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Gene Therapy

One-time CRISPR hit lowers cholesterol in monkeys

Verve Therapeutics demonstrates long-term LDL reduction for base editor therapy

by Alla Katsnelson, special to C&EN
May 19, 2021 | A version of this story appeared in Volume 99, Issue 19


Image shows a multicolored image of the protein structure of PCSK9
Credit: Alfred Pasieka / Science Photo Library
Knocking out the protein PCSK9 with CRISPR significantly reduced LDL cholesterol levels in monkeys.

A single shot of gene therapy lowers “bad” cholesterol by about 60% for at least 8 months in monkeys, a new study reports (Nature 2021, DOI: 10.1038/s41586-021-03534-y). The shot knocks down a gene called PCSK9, which stands for proprotein convertase subtilisin/kexin type 9. PCSK9 proteins typically bind receptors that break down artery-clogging low-density lipoprotein (LDL) cholesterol. Without functioning PCSK9, cells have more LDL receptors available to grab and remove LDL from the blood.

Currently, doctors treat high cholesterol with statins as well as antibodies to the PCSK9 protein, which people must take daily or weekly. A long-term treatment would improve patient adherence to therapies, the researchers write. The gene therapy would be particularly relevant for people with a rare condition called familial hypercholesterolaemia, which leads to consistently high cholesterol levels and is caused by mutations in PCSK9.

“This is a landmark study, with important implications for a one-time treatment for patients suffering from elevated cholesterol due to genetic reasons,” David R. Liu, chemical biologist at Harvard University, says in an email. Although Liu was not involved in the work, he cofounded Beam Therapeutics, which also participated in the study.

In the study, scientists from Verve Therapeutics and their colleagues used a relatively new type of gene therapy called a base editor, which can replace a single nucleotide in a gene’s DNA sequence without creating a break in the double helix. Base editing is a more precise and less error-prone variation on traditional CRISPR gene editing, which uses the protein Cas9 to cut DNA. Here, the therapy consists of a lipid nanoparticle that carries the base editor, which changes a single nucleotide in PCSK9 from an adenine to a guanine, and the corresponding thymine to a cytosine on the complementary DNA strand, to incapacitate the gene.

The researchers injected the therapy into cynomolgus monkeys and found that it incapacitated the gene in most liver cells where the PCSK9 protein is most abundantly produced. A week after the injection, blood levels of PCSK9 fell by 90% and the effect on cholesterol levels continued for at least 8 months, the longest period tested. The company declined to comment on the study.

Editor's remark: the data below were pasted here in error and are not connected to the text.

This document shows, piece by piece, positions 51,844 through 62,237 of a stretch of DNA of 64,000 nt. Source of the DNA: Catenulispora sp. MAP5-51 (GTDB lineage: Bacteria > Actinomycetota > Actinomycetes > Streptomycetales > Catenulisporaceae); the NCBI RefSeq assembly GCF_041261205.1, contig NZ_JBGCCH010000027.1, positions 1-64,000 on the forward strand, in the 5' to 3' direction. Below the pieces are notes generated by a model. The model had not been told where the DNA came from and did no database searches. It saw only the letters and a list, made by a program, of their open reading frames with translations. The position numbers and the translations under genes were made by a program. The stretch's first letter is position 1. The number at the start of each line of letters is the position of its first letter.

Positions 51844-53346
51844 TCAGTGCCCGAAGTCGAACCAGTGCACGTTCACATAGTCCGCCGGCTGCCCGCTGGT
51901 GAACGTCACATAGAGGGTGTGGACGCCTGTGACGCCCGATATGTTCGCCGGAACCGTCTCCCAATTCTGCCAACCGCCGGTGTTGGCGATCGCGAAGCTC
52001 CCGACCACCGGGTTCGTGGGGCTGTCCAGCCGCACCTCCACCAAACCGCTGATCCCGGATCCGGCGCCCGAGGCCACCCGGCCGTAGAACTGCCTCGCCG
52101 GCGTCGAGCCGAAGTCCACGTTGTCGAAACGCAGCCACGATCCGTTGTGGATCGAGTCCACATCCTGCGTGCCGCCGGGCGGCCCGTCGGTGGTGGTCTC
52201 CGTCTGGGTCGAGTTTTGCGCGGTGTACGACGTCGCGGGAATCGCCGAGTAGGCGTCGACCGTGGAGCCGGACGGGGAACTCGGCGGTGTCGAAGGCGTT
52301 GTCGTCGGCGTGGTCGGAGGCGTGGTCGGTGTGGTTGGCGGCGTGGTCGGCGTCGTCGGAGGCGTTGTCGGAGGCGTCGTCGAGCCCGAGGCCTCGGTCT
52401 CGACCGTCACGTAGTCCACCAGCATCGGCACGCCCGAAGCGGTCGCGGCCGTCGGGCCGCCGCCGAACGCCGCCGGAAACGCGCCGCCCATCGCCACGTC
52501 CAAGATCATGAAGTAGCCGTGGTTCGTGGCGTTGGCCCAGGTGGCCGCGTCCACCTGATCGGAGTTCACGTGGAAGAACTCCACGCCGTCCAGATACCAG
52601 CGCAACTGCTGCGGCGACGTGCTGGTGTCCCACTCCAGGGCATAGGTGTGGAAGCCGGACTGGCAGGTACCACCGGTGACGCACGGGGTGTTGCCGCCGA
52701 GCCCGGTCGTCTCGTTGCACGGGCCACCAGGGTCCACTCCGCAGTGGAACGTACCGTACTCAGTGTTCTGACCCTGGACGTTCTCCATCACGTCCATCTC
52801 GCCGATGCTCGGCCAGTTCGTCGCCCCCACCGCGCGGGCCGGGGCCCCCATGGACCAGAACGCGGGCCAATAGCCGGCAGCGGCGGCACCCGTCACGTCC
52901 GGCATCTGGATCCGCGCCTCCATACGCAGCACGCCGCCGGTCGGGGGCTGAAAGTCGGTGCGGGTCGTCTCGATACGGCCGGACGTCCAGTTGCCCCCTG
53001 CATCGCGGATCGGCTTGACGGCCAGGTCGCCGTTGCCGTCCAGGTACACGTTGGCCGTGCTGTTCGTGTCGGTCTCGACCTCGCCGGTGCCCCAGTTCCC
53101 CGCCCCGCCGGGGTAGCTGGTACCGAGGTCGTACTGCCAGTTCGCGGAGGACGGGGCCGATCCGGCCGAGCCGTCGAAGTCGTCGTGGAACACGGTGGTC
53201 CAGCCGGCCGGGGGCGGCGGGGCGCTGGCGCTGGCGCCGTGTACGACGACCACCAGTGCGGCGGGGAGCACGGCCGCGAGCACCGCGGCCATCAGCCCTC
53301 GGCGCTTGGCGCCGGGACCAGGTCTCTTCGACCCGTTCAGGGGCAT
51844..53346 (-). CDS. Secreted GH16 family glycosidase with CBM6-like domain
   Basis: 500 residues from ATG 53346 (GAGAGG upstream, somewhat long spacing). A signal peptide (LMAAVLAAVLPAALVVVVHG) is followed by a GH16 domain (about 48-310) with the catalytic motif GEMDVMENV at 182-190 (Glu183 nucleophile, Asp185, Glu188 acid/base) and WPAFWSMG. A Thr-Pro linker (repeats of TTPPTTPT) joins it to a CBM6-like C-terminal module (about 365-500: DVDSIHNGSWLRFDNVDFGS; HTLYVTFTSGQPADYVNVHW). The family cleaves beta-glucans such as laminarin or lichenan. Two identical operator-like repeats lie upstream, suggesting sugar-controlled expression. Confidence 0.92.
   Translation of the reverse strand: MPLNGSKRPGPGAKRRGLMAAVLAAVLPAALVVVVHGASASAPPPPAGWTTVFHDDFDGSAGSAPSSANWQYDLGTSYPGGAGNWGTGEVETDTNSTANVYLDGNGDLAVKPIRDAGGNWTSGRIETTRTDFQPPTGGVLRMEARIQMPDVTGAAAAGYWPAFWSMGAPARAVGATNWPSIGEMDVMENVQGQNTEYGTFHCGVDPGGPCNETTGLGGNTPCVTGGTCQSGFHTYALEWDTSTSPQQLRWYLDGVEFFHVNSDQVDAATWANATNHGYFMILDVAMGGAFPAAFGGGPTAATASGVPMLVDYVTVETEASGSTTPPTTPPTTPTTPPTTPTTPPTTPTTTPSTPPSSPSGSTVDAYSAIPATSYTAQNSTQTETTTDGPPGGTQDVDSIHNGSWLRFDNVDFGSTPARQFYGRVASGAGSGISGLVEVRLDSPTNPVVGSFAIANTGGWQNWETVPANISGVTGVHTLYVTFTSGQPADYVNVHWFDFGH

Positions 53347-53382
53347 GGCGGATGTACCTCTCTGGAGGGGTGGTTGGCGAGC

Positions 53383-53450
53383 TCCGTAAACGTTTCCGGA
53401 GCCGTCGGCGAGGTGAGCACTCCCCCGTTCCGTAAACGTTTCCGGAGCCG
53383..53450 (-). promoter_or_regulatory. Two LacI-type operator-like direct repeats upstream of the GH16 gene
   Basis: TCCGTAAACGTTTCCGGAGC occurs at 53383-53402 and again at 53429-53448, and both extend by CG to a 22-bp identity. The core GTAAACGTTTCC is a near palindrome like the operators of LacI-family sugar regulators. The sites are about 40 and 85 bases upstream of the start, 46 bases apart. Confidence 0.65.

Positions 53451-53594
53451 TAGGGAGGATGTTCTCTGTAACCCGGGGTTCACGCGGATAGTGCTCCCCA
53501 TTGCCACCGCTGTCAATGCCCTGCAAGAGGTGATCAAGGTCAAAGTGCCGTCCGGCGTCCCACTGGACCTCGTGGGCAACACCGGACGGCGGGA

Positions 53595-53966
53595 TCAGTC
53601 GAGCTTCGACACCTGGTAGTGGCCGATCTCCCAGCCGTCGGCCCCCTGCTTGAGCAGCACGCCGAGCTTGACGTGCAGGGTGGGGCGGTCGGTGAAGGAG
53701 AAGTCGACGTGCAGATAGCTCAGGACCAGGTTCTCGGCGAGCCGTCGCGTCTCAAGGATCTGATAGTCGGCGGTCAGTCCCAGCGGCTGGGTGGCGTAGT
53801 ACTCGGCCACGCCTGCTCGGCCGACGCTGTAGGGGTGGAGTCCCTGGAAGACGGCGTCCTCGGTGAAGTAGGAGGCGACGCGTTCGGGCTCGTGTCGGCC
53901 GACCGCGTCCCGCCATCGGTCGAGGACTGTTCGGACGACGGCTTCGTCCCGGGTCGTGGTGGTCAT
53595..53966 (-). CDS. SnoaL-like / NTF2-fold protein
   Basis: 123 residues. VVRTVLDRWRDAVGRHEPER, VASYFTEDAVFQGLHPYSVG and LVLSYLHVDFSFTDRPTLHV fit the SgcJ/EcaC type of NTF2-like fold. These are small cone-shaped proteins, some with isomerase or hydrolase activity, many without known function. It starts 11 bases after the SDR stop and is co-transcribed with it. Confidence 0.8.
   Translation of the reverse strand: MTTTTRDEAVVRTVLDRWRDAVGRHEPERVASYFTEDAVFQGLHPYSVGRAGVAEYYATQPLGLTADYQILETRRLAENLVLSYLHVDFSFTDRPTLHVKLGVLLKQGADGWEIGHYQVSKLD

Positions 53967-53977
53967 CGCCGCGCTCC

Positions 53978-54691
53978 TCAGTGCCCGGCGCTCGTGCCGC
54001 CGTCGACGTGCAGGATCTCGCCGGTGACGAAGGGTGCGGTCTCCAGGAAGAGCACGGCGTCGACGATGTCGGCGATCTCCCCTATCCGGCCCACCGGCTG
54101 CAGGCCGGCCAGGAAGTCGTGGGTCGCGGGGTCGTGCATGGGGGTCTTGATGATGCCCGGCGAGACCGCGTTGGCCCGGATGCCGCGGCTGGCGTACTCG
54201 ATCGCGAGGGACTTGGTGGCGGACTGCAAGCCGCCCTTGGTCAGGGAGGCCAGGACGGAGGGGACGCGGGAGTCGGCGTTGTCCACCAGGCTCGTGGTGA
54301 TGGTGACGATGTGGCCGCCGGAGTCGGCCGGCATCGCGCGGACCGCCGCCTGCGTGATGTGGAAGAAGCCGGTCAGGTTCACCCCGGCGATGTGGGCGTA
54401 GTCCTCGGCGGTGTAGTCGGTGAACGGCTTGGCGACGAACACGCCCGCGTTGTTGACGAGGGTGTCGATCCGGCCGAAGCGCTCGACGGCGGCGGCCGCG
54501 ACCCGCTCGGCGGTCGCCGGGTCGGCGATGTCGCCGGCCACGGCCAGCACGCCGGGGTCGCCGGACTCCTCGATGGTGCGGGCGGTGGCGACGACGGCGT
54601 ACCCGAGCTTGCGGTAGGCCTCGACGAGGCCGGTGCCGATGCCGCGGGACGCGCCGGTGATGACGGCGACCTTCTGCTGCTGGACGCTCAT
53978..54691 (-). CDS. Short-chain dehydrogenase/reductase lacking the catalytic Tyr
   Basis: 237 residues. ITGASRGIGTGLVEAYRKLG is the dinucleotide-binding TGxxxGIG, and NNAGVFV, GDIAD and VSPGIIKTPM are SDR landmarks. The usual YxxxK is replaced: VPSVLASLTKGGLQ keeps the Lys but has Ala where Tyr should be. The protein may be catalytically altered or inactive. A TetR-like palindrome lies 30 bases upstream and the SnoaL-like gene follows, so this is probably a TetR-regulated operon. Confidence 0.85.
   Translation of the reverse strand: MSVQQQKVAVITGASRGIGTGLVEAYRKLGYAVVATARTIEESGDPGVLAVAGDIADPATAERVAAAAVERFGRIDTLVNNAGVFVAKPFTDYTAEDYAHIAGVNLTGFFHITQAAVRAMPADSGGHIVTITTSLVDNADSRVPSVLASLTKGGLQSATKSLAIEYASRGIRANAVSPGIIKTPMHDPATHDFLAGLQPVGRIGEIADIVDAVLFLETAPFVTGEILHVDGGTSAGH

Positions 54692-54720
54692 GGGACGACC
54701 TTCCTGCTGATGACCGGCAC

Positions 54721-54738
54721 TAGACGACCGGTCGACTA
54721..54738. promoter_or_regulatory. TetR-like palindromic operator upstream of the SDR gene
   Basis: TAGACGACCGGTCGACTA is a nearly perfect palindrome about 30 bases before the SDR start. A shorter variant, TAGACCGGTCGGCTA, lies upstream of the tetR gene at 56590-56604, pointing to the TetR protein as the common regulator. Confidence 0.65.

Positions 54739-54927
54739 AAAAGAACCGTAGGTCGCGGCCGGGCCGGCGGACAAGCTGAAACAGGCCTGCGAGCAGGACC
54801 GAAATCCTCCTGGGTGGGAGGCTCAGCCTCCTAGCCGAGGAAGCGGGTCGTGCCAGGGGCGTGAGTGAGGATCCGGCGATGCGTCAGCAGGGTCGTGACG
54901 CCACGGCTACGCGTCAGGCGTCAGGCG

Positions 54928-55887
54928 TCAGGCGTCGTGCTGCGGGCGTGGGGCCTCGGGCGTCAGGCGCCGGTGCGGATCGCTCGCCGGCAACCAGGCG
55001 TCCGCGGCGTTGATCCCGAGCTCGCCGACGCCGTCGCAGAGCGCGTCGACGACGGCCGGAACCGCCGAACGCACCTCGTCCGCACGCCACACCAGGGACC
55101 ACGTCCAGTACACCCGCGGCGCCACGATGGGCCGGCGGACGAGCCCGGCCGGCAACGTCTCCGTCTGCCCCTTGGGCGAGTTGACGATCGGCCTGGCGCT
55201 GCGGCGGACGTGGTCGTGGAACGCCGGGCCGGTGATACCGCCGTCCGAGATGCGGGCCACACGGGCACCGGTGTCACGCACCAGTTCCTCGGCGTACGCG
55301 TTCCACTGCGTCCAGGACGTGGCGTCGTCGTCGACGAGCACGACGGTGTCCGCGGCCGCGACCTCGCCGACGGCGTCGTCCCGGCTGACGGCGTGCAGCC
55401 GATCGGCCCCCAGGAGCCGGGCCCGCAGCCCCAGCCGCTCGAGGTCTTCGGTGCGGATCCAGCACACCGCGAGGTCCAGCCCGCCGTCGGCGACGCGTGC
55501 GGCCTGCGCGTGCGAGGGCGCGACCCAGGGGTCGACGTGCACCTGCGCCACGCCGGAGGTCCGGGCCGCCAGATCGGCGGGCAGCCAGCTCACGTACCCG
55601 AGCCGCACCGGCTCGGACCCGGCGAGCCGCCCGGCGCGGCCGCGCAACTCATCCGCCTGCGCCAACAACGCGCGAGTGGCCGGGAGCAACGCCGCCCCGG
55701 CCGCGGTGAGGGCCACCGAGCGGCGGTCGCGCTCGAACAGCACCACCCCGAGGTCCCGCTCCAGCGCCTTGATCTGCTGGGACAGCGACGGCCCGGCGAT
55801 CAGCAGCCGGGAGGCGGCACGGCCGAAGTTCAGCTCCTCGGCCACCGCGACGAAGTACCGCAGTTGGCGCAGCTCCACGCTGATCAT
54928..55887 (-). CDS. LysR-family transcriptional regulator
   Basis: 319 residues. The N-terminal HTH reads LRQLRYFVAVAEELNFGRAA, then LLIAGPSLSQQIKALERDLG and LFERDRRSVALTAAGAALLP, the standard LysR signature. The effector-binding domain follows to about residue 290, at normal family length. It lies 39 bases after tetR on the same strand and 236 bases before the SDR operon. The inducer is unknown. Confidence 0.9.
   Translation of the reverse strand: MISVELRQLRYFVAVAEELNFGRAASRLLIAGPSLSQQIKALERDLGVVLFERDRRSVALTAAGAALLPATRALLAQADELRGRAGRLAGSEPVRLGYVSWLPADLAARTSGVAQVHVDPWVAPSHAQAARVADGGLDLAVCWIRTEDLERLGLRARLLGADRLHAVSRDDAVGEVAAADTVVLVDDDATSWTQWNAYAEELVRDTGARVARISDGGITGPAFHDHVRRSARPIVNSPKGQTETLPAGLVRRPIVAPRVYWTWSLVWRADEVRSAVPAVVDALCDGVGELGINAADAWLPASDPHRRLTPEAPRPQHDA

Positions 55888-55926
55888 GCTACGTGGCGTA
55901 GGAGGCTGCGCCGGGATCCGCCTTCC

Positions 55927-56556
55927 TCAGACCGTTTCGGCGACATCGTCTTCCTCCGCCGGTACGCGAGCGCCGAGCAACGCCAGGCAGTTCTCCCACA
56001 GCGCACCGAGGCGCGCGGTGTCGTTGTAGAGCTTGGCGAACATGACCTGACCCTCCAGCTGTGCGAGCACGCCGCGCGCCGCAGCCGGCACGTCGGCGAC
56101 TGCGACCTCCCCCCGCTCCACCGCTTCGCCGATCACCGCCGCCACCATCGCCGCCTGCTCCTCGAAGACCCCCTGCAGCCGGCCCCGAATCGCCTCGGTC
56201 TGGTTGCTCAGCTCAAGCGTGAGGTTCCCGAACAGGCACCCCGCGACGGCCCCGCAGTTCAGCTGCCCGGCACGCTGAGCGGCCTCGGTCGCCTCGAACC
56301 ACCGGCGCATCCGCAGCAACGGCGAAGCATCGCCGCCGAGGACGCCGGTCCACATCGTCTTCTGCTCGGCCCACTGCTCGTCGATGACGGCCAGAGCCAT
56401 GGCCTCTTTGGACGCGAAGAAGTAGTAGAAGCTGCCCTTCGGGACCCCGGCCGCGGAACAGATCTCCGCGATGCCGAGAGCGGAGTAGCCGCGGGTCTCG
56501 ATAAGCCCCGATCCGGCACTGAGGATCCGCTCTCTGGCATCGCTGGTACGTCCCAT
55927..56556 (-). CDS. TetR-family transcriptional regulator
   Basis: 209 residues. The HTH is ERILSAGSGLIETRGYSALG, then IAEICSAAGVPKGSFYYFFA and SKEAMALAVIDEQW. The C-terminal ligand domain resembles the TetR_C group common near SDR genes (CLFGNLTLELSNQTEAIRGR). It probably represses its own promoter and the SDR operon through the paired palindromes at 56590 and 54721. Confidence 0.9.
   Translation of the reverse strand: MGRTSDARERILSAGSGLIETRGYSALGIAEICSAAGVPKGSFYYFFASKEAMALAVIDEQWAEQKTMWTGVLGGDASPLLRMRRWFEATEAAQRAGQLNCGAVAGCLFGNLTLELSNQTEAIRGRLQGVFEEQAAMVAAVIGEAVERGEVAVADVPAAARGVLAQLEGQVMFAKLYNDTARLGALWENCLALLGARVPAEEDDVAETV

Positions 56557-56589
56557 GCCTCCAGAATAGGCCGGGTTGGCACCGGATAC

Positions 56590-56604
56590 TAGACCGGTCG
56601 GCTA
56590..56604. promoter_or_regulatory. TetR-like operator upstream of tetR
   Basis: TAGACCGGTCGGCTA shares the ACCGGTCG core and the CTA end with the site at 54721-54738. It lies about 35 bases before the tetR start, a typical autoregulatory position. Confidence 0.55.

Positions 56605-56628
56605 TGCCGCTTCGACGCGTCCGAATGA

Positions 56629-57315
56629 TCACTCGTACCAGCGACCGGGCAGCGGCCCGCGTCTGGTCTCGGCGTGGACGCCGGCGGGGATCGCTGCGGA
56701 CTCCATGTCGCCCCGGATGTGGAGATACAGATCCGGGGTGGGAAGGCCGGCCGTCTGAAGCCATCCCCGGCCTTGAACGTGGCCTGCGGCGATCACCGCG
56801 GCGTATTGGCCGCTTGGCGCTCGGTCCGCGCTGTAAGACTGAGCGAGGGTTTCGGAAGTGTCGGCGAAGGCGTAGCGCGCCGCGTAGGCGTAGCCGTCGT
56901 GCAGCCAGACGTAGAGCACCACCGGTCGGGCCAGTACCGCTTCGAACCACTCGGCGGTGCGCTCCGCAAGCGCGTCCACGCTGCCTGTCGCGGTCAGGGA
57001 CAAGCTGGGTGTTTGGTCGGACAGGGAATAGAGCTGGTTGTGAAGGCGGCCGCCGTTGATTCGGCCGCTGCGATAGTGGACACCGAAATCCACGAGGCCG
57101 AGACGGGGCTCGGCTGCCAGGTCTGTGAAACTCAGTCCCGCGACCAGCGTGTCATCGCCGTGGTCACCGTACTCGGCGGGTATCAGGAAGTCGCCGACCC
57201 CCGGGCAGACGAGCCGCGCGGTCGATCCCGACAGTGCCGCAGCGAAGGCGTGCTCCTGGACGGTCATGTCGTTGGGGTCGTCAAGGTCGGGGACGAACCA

The high editing efficiency and the long-lasting effect make this “exactly the type of editing needed to treat most genetic diseases,” says Liu.

Other researchers developing gene-editing therapies agree. “For now, the combination of base editing and nonviral delivery has passed its key entrance exam with flying colors and one’s heart skips a beat at the notion that many hearts may beat more steadily in the future” thanks to the therapy described in the new study, Fyodor Urnov, a gene-editing scientist at the University of California, Berkeley, who was not involved in the work, says in an email.

The therapy’s efficacy in monkeys shows it is ready to be deployed in people, Urnov says. “At this point, only clinical data will tell us what the real promise of this approach is.”

Some scientists sound a note of caution, however. Nabil G. Seidah, a cardiovascular biologist at the Clinical Research Institute of Montreal who discovered PCSK9’s role in cholesterol signaling in 2003, notes that the gene has other functions besides cholesterol regulation. For example, it appears to play a role in immunity and is also expressed in unexpected places, like the testes and the pancreas, hinting of roles researchers have not yet identified.

Permanently disabling it with CRISPR may therefore have unforeseen effects, he says. “When you do the CRISPR, you’re stuck,” he says. “What’s the antidote?”.


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